I started my The Girl from the Ghetto blog back in January 2008. It was my first attempt at blogging, and I had no idea what I was doing. I wasn’t trying to market myself, or market any products. I wasn’t trying to make money–in fact, I had no idea back then you could even make money blogging. I never read a single blog until I started my own. The only thing I had to compare to this blog to when I began was a blog that began to my friend’s ex, and her blog disgusted me so much that even with my low writers self-esteem I knew could do better than what she was doing.
I began this blog with the hope I would trigger my creative juices, which had become stagnant for about a decade, as I was forced to take jobs (sometimes as many as 3 at a time) that only paid the bills. I started writing a book back in college as an independent english project, so I thought if I began blogging, I might finish it one day. It was a book about my dysfunctional but fun life, and I wanted more than anything to finish it. Not to publish it, not to become some big celebrity writer, not to become rich (ha!), but finish it just to obtain my OCD goal of finishing everything I ever started.
I’ve never shown anyone (except my teachers) my writing, so when my hubby discovered my blog a few weeks later, as I forgot to delete my browsing history on our computer, I was a little pissed. I wanted to write freely, without judgment from others, as my thoughts and feelings aren’t accepted by 100% of the world. Since he was reading it, I got up the courage and told a few other friends about my blog, and between the friends and my hubby, and all the strangers who discovered it, everyone seemed to like what they were reading here. It was amazing that people enjoyed what I wrote, and told me that they even shared my blog with their friends or co-workers. The more personal I got, the more comments and emails I received from people all over the world. People told me how much they related to me, how much I made them laugh, how much I was helping them deal with their own issues. All those emails made me feel great, because I knew my writing skills were rough around the edges, and, at times, my posts weren’t even proof-read! I know that sounds bad, but more than half the time I wrote and managed to publish a post in a 45 minute marathon session during my lunch hour.
Connecting with people online was something I never anticipated. Who knew there were hundreds of people in the world just like me, with ghetto upbringings, quirky habits, odd love of all things pop culture, and a variety of health issues? I’ve never fit in a 100% in the real world, but online, I did! Not that it matters being different–in fact, I like being a dork. I got to meet dozens of people who read my blog in real life, even traveling to meet other aspiring writers and book lovers. I’ve met some pretty fabulous and famous authors, Haven Kimmel and Augusten Burroughs among them. I got to attend several book conventions, networking in the hopes of finding more good books to read and write about. Maybe I even went in the small hope that I could finish my own book, and eventually get it published.
Last night, I stayed up all night trying to update my blog, as I recently gave it a much-needed layout makeover. I re-read hundreds of my 892 posts. I had so much fun laughing at what I wrote, what people’s responses were to me, and reliving the memories of the conversations as much as the stories I had written and forgotten about. I miss all my old blog friends and readers, who now either mainly stick to Facebook or Twitter, or who haven’t stopped by as much due to life responsibilities, or who have just fallen off the grid completely, as they no longer blog, read blogs, or aren’t into my recent posts as much.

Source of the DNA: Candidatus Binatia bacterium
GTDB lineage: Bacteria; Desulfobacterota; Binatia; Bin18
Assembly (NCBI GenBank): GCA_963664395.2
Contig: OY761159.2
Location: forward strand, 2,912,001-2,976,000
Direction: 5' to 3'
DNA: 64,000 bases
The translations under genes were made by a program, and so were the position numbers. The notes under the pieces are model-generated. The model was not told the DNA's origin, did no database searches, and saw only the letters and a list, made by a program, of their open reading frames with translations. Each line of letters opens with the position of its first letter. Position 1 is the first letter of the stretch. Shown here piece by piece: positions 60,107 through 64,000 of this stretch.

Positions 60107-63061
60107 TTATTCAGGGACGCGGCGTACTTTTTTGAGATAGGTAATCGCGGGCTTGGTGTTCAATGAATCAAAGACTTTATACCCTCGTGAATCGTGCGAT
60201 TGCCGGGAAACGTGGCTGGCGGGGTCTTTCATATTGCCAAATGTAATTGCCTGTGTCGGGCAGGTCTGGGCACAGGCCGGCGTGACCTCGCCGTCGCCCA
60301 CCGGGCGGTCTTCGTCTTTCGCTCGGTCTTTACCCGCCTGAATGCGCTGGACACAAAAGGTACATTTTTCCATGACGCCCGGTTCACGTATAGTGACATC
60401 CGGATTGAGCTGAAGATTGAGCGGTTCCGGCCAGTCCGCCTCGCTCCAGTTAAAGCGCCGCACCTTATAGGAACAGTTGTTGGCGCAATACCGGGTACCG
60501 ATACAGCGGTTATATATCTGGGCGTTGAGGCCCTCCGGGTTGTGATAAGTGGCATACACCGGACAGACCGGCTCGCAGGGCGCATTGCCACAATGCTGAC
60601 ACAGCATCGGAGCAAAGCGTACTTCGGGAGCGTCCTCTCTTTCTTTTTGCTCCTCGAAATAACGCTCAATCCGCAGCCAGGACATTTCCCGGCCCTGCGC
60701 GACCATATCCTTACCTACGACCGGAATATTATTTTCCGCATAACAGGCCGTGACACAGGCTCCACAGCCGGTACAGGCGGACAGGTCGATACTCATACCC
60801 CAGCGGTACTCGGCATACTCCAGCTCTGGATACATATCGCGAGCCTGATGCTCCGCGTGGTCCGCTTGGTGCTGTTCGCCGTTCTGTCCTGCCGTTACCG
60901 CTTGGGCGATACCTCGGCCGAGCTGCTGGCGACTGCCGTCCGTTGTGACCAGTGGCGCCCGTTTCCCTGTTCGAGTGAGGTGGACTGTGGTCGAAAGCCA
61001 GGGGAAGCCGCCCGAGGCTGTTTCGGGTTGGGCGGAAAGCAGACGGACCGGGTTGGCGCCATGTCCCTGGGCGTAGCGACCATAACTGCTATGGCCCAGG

After I had been writing this blog for a few years, I started to get more, well, emo, as my health got funky, I got stressed, and I lost my mojo due to a chain of events. [***Warning: This part may be skipped if you don't care for what you call "whining," as I call it my much-needed free therapy and right to vent.] In 3 months, I was diagnosed with stupid medical conditions, had a hysterectomy, and lost my job due to budget cuts (but also due to illegal actions). I was unemployed for months and trying to cope, and hated that I couldn’t even get an interview. I tried to fill the gap by working 3 volunteer jobs, but without a car, I also felt stuck, as I could only go to places in a 2 mile radius. I saw my friends less because no one lives close, and no one wants to come pick me up (or drop me off, since the one car my hubby owns is in high demand on weekends) to go out. I found and lost a second job because (on paper) I took a necessary sick leave 3 days before my 6 month probation period was over, and I had no FMLA protection because I was only part-time. I was devastated, because I was a hard and caring worker, who they even honored as one of their top volunteers of the year. It was a dream-come-true job for me, and I was worked to near-death, working an average of 50-60 hours a week, for the pay of 28 hours. I was harassed by one person there repeatedly, and I started noticing the actions of some other people there, and was repeatedly encouraged to speak up by several people, so I did. I spent years suffering abuse and harassment at my former workplace, and had no desire to repeat that here, so I spoke up, and look what happened. I should have seen the writing on the wall my first day there, when I listened to the CEO go over the results of an employee satisfaction survey. People had written things like, “I’m so miserable,” “I can’t keep up with the workload,” “You are asking me to do the impossible,” “I can’t give my job 100%,” and “You keep making too many changes around here and no one knows what to do.” I saw rounds of layoffs in my time, but what made the whole thing job loss so traumatic was the loss of my friend there, who texted me that she didn’t want to talk about what happened to me, even though I hadn’t asked her to tell me anything about how that decision was made. I was hurt by being dumped by my job as much as I was by being dumped by her, because I thought we were really friends, and not just friendly co-workers. My blog posts about my time there were being read a lot, and I don’t know if she told anyone about my blog (she had discovered it on her own), but I thought she could have told someone there, which made the whole thing even worse. At the same time, my dad died, or rather, I had found out he died 4 months prior and no one told me about it. My mom went off the deep end, and of course, more medical drama, as the reason i had to go off work led to 3 more new conditions. [***You can now resume reading.]